Sprouting Cities: How Rural America Industrialized
We study the joint process of urbanization and industrialization in the US economy between 1880 and 1940. We show that only a small share of aggregate industrialization is accounted for by the relocation of workers from remote rural areas to industrial hubs like Chicago or New York City. Instead, most sectoral shifts occurred within rural counties, dramatically transforming their sectoral structure. Most industrialization within counties occurred through the emergence of new "factory" cities with notably higher manufacturing shares rather than the expansion of incumbent cities. In contrast, today's shift towards services seems to benefit large incumbent cities the most.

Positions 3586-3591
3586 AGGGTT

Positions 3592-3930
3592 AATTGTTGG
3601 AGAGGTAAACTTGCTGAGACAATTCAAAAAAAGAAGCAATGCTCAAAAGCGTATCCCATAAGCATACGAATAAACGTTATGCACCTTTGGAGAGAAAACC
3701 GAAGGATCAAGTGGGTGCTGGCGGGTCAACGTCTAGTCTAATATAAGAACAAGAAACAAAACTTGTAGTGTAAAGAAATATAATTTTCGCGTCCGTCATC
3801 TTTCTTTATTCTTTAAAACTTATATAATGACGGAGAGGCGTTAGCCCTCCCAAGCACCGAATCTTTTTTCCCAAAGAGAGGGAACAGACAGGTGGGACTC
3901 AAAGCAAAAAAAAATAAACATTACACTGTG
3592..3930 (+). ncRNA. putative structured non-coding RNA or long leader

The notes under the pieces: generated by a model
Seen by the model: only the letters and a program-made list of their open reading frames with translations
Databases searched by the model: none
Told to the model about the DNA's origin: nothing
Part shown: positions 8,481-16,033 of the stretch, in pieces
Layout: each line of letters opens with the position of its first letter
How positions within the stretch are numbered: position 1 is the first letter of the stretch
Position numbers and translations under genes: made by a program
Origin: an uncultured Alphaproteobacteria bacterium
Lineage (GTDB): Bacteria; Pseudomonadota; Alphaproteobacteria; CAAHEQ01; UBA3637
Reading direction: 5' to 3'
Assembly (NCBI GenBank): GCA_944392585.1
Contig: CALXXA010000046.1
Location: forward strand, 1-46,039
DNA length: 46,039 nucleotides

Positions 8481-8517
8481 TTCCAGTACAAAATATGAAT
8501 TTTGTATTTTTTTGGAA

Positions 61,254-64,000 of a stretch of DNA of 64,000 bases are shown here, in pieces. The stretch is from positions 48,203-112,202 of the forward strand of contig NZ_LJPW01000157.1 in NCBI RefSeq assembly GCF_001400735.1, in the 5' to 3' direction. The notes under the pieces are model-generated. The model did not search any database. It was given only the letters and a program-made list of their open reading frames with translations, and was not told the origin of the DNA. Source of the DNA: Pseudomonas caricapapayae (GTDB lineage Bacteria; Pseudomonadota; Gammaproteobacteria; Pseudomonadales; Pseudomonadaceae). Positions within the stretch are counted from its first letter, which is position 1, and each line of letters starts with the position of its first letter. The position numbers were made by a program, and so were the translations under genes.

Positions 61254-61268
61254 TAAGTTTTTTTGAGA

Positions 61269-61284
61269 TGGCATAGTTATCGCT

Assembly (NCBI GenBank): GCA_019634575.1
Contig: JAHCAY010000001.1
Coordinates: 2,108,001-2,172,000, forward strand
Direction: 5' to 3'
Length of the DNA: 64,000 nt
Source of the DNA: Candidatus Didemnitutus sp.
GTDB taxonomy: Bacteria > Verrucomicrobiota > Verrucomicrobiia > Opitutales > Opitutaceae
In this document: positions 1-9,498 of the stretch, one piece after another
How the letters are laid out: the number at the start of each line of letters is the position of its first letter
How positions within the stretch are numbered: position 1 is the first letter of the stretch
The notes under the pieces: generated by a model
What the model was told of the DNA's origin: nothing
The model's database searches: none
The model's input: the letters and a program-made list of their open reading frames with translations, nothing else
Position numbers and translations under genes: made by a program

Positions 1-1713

This paper was prepared for the AEA Papers and Proceedings, 2023. We thank Ken Kikkawa for a very helpful discussion at the 2023 AEA Meetings. We also thank Dávid Nagy for comments that improved the paper. An earlier version of this paper was presented as “Little Chicagos: The Industrialization of Rural America, 1880-1940.” The views expressed herein are those of the authors and do not necessarily reflect the views of the National Bureau of Economic Research.
- Between 1880 and 1940, the United States experienced two profound changes: a wave of industrialization that reallocated employment away...
Fabian Eckert & John Juneau & Michael Peters, 2023. "Sprouting Cities: How Rural America Industrialized," AEA Papers and Proceedings, vol 113, pages 87-92.